Let's imagine what Mata Hari could become had she not been executed on charges of spying. Initially, perhaps, she would continue dancing- after all it was her profession. Russian intelligence agent Anna Chapman was a businesswoman before she came to a police station in New York. After deportation from the U.S. to Russia she found herself not only in politics, but also in journalism and television. Her business acumen coupled with popularity allowed her making good money on revealing photos. But amidst all this fuss and hype Anna established a charitable fund "Right to Smile" to help blind and visually impaired children.
"People are more interested in art than pain," Anna Chapman said. "I realized that doing my charity work. This project brought together the team of people who care. And I believe that there are more good, caring people than indifferent or ill-wishing ones. Another thing is that not everyone can help. The worst is that charities' reputation has been ruined because for too long it had been used for personal gain and PR. I do not blame those who do not believe in charity, because they had been deceived for too long. At the same time, I am doing what I can.
In Volgograd, the fund is the only institution capable of helping children who urgently need to be treated for strabismus, providing a timely diagnosis, bringing new medical technologies, or updating the equipment in day care facilities. Most likely, nobody will build a school for the blind."
Those who help people, and especially children, deserve respect. It does not matter whether Chapman had failed her intelligence mission, or whether she was a secret service agent. What do all retired spies or agents do on their "retirement"? They say that talented people are talented in everything. Perhaps, due to the fact that intelligence is a creative process, secret service agents choose creative professions. On duty, they have to be business people, but at heart they are artists.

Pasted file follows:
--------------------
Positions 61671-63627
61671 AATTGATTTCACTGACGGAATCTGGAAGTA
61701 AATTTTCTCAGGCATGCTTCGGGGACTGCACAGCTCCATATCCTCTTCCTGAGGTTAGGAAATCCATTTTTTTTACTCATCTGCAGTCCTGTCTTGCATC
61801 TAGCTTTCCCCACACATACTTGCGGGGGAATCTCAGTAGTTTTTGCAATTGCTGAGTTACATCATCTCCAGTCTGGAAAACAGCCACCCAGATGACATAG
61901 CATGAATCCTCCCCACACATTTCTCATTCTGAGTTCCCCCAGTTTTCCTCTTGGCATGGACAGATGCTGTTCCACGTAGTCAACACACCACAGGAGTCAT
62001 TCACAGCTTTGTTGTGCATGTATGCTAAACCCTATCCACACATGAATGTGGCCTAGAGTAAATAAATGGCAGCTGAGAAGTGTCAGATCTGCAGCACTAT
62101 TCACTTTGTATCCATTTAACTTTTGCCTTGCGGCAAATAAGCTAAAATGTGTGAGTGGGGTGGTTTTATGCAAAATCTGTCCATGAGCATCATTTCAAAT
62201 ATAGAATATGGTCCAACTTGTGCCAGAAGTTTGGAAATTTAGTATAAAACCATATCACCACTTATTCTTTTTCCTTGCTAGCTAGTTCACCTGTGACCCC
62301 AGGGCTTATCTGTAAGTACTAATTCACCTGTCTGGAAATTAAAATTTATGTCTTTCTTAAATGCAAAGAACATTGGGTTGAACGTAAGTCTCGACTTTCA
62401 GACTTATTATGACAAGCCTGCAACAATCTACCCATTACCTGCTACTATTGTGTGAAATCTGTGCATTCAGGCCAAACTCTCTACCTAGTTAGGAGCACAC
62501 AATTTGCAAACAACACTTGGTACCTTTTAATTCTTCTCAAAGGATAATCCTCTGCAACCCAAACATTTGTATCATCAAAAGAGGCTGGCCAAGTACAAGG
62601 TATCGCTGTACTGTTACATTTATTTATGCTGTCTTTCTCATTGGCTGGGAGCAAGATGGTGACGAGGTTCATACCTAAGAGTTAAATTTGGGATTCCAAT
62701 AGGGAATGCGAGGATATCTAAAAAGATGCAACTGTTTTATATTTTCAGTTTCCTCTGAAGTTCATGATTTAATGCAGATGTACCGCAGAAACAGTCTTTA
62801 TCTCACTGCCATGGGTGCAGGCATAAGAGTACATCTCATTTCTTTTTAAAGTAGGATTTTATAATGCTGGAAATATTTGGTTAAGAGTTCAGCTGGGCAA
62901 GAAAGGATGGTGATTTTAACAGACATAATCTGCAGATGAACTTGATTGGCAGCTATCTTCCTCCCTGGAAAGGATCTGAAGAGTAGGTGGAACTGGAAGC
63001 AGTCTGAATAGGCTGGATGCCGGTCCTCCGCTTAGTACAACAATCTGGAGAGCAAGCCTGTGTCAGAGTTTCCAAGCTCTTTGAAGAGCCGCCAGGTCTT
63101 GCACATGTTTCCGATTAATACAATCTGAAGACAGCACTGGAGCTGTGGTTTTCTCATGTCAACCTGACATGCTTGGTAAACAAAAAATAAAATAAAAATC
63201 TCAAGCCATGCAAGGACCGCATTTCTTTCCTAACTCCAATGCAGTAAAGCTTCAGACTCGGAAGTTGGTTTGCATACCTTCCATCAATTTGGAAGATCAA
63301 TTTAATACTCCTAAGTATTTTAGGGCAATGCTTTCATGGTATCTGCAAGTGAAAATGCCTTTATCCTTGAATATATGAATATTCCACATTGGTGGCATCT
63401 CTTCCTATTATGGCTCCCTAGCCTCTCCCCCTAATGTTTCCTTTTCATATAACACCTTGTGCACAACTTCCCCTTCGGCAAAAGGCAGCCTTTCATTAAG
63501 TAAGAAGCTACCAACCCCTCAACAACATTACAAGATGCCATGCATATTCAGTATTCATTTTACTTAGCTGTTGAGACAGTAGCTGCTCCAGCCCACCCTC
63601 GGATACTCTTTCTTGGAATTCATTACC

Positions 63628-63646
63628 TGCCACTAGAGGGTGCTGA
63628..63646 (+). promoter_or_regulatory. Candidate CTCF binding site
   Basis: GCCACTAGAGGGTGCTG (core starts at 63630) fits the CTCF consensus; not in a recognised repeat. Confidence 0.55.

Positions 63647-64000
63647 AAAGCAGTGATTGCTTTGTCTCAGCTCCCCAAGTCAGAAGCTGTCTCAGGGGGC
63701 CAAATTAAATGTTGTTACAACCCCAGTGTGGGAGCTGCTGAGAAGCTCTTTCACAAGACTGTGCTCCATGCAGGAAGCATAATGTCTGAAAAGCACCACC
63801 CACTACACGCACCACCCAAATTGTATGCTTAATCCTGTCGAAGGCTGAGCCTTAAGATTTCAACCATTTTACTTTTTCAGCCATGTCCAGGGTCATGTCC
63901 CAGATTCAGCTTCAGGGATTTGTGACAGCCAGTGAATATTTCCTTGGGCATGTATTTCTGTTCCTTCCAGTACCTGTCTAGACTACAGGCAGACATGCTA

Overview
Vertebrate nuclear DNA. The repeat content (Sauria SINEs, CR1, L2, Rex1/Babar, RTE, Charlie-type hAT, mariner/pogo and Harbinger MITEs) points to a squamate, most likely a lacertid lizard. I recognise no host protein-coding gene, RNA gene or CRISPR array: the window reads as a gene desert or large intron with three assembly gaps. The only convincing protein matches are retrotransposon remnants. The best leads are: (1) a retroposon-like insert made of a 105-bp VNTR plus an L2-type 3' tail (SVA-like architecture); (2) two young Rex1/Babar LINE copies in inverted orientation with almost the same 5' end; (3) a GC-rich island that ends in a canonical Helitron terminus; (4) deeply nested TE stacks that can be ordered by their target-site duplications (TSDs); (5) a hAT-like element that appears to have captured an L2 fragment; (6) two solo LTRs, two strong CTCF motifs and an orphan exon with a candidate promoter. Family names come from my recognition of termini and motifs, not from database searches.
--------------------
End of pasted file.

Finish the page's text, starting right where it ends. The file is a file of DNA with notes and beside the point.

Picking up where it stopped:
Illegal immigrant, secret service agent Joseph Grigulevich ("Max") used to be a foreign ambassador in Italy and the Vatican, and after successful completion of his job he became a prominent specialist in Latin American history and Catholicism. Joseph Grigulevich returned to the Soviet Union in late 1953, joined the party and engaged in scientific and literary work. Creative productiveness of Grigulevich who authored over 30 books and numerous articles caused envy of his academic colleagues who claimed that he used "literally slaves" to work for him from dusk till dawn.
Grigulevich published his first scientific monograph in 1957 and defended it as a thesis. Nine years later he received his doctorate degree, preparing a monograph "The Cultural Revolution in Cuba." Grigulevich was elected a corresponding member of the Academy of Sciences of the USSR, Honored Scientist of the RSFSR, and was a holder of many orders and medals. For other services to his country, he had military awards, including the Order of the Red Banner and Red Star.